Selenium-sulphide based shampoo for gentle cleansing and feather mites prevention. Common brands are Clinical Head & Shoulders and Selsun.
A mud barrier product. There are many to choose from at your local horse supplies shop. Only use on clean legs to avoid trapping dirt against the skin. Alex Penrose (a UK pathology vet with an interest in CPL) recommends Aromesse.
9. Stabling and Track Systems
We need to be clear – stabling will not work for these horses long term. We know that it is detrimental and will cause a rapid progression in the disease, but many CPL owners are bound by limitations on livery yards and even their own land if it is prone to flooding or excessive mud over winter. So while everyone who can, should turn their CPL horses out 24/7, for those who aren’t able to it’s a good idea to opt for the biggest stable possible and provide enrichment so the horse moves around more indoors. If you have turnout, talk to your yard owner about putting up a temporary track system in your paddock to encourage more movement. With cases on the increase, livery yards need to adapt and accommodate CPL horses needs.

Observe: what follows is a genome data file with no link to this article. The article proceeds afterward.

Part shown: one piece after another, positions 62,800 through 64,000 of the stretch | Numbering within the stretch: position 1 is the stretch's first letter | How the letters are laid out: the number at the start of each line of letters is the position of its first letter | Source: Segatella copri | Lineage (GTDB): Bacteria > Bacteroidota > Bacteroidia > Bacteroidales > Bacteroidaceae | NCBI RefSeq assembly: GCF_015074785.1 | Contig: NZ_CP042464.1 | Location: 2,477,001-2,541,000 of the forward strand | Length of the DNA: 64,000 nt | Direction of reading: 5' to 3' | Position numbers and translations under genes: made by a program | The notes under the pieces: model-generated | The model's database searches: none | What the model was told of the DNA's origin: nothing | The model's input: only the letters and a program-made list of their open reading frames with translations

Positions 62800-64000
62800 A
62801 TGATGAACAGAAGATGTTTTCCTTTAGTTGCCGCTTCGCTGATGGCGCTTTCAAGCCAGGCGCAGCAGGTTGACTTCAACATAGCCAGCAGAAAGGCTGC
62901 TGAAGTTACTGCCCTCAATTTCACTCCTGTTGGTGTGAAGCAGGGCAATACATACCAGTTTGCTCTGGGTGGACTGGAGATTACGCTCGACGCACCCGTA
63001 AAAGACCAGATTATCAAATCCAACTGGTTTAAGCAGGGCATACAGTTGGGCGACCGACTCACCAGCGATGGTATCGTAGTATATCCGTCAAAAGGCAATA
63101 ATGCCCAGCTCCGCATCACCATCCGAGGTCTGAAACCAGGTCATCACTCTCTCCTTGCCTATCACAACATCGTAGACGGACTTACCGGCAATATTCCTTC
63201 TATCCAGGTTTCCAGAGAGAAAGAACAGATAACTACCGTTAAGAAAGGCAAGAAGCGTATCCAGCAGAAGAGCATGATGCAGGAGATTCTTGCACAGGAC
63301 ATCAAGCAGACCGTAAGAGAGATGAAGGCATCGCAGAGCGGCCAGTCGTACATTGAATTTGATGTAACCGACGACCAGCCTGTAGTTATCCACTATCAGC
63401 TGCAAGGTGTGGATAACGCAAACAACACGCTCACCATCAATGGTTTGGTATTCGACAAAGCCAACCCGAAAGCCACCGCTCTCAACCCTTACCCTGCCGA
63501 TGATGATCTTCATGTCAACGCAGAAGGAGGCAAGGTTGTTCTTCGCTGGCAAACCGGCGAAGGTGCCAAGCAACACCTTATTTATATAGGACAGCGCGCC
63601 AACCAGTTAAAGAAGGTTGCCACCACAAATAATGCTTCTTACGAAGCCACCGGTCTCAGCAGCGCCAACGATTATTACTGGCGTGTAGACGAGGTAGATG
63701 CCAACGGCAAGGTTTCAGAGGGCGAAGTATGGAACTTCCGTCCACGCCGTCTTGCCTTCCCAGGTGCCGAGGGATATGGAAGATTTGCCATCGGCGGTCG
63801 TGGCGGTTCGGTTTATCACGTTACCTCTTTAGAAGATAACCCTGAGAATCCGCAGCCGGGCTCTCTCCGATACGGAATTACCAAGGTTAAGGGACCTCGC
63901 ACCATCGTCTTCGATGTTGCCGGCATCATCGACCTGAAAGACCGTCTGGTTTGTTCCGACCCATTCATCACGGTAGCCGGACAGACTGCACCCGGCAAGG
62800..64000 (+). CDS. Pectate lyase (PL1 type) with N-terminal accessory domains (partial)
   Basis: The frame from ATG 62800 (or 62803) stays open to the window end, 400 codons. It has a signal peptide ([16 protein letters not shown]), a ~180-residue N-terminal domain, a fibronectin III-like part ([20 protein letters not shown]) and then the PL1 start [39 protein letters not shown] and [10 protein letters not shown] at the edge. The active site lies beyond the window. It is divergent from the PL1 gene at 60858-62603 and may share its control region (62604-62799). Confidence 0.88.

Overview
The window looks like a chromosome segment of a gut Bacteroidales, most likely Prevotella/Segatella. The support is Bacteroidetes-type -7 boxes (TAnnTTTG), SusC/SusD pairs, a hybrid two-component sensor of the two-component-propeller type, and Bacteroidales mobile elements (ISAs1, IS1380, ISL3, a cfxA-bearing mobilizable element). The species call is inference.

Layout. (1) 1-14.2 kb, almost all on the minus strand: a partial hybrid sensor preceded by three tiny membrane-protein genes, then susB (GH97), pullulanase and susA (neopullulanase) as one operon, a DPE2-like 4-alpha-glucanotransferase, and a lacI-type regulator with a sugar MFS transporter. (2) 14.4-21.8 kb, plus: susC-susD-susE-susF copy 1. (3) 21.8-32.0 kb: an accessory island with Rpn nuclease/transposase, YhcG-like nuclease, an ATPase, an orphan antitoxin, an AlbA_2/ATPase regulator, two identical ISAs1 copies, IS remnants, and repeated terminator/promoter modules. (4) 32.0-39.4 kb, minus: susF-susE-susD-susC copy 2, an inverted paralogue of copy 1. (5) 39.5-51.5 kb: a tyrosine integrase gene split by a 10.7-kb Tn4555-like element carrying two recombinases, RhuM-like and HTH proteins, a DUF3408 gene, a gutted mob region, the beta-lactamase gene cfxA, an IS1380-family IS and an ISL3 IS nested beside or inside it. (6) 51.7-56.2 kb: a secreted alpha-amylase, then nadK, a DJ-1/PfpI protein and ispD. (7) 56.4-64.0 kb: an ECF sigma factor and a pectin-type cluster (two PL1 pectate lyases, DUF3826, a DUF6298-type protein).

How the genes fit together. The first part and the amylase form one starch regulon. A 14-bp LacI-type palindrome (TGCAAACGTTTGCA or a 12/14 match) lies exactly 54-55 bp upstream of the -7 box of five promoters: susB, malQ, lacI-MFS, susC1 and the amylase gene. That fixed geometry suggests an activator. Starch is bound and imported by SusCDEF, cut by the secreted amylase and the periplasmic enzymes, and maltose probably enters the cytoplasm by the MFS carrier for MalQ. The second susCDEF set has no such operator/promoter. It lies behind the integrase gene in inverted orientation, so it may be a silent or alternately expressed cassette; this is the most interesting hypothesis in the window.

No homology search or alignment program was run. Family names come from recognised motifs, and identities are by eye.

To combat the stable problem, Rebecka Blenntoft developed a DIY technique – the Approved Stable Bandage Method (ASBM) which you can enquire about by emailing email@example.com
10. Medically correct compression and the SBW method
Traditional stable bandaging techniques (especially using stretchy bandages or boots/socks) have proven to be detrimental, in effect crushing the circulatory and lymphatic vessels. Furthermore, many “compression garments” on the market are not suitable for use in CPL, in part because of the indurations in the legs which cause the fabric to “creep” into the folds where it can constrict the micro-circulation and superficial lymph vessels. As such they do not meet the requirements for medical compression. So the ASBM (Approved Stable Bandage Method, formerly known as the “SBW”) was developed in 2020 by Rebecka Blenntoft at Equi-lymph as an affordable, practical way for CPL owners to support their horses legs when stabled. It is very specific but simple enough to do after the initial learning and sewing of pads and bandages. The legs must be monitored closely using the Press & Stretch Test.
There is a course for learning the ASBM (with your vet’s consent). For more information you can contact firstname.lastname@example.org